Quit smoking: Strategies to help you quit

Being prepared can help you quit smoking and other tobacco use. Use these proven strategies to help end your dependence on tobacco.

By Mayo Clinic Staff

You know that when you quit smoking, it's one of the best things you can do for your health. So now you want to get serious and quit smoking. But you also know that quitting smoking can be challenging and that it takes most smokers several tries before they succeed.

So how do you quit smoking, hopefully for good? These tried-and-true strategies can help you achieve your goal to quit smoking. Try one or two, or try them all until you find what works for you.

Put it on paper

Consider what you don't like about smoking, and why you want to quit smoking. Are you worried about health consequences, such as lung cancer and heart disease? Do you want to feel better? Set a good example for your kids? Rid yourself of that lingering smoke smell on your hair, skin and clothes? Write it all down and carry the list with you. Each time you pick up a cigarette or have the urge to do so, read your list and remind yourself why you want to quit smoking.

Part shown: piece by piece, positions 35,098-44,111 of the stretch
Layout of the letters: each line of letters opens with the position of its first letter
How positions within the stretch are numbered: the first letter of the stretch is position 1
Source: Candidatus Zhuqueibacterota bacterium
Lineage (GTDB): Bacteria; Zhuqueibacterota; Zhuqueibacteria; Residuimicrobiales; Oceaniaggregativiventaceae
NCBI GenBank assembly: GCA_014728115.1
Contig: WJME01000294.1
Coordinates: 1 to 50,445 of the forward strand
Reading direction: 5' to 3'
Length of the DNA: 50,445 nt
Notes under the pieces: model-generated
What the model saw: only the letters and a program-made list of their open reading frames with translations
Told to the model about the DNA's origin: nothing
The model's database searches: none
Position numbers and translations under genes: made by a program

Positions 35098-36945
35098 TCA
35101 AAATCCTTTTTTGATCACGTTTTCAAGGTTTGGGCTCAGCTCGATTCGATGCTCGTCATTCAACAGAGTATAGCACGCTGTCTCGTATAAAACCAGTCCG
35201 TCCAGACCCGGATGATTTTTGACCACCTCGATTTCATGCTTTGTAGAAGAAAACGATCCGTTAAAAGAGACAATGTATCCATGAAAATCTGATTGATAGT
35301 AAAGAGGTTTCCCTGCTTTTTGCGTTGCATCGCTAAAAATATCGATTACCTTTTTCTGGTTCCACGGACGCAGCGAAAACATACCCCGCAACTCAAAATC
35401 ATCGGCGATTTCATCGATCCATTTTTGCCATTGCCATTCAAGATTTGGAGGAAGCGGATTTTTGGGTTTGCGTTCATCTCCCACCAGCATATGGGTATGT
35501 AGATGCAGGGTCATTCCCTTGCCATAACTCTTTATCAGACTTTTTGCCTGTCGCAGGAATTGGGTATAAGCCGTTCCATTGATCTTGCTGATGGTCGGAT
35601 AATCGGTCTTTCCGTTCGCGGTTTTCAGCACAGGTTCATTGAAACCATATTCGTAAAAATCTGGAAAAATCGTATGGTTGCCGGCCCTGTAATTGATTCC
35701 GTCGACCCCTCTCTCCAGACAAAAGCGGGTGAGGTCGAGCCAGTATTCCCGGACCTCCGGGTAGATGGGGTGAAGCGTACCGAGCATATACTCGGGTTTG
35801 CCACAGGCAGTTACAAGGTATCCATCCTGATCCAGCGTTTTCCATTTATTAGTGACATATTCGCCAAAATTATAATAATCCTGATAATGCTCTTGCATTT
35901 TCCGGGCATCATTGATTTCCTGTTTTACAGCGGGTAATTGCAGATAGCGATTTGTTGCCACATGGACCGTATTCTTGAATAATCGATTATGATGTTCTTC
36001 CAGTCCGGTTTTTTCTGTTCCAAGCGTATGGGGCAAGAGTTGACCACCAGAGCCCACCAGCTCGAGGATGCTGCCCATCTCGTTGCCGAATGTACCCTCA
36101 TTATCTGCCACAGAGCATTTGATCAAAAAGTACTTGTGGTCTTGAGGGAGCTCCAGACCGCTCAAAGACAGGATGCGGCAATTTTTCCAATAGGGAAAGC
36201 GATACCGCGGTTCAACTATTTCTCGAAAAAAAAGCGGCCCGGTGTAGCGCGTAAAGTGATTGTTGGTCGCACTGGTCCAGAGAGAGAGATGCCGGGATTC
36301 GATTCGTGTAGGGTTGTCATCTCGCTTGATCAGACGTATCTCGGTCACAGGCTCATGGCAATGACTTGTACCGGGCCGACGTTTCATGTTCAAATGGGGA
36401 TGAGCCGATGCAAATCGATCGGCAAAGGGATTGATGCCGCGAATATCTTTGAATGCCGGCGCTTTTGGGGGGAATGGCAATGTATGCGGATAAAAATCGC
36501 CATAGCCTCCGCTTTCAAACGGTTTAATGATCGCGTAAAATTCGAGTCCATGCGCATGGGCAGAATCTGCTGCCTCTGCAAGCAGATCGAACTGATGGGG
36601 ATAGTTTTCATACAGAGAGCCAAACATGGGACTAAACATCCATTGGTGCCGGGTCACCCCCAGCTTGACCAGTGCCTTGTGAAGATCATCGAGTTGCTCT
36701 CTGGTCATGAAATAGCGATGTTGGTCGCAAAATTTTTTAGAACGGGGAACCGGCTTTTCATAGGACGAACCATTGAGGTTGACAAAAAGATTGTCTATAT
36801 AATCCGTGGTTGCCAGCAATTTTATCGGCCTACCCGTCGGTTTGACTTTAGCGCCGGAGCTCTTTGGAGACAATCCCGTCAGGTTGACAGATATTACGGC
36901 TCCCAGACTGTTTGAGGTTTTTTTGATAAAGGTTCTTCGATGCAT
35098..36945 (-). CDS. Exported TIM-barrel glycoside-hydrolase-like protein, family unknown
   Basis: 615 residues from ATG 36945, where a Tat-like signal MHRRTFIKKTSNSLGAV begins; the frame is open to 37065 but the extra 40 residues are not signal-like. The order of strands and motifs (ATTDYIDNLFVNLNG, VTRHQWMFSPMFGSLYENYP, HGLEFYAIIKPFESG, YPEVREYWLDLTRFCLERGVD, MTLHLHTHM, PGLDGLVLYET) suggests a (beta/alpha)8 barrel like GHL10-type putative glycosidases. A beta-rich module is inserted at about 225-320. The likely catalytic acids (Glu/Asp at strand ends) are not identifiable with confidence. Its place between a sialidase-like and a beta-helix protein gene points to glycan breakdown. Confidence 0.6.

Enlist support

Get others on your side. Tell your family, friends and co-workers that you want to quit smoking. You may even ask them to remind you why it's important to quit smoking if they see you pick up a cigarette. Also, ask your friends or anyone in your household who smokes to quit smoking, too. And consider joining a support group — either in person or online — for people who've quit smoking or want to.

See a specialist

Contact a tobacco treatment specialist through your doctor, a local treatment program or a telephone-based program. Toll-free tobacco quit lines are available in every state in the United States and many countries throughout the world. One big benefit of telephone quit lines is that you can participate from your own home — you don't need transportation. The more counseling you receive when you want to quit smoking, the more likely you'll remain tobacco-free. Ask your doctor or hospital for information, or check your local phone book.

Take it slow

Most people have the best success with quitting smoking by setting a quit-smoking date and then abruptly stopping on that date. If you've tried that method a few times and it hasn't worked for you, you might want to start the quit-smoking process by gradually cutting back on your smoking. Ways that you can cut back gradually include delaying your first cigarette of the day, smoking only half of each cigarette, buying only one pack of cigarettes at a time, and trading one smoking break a day for physical activity. Build on each success until you've quit smoking entirely.

May. 16, 2014 See more In-depth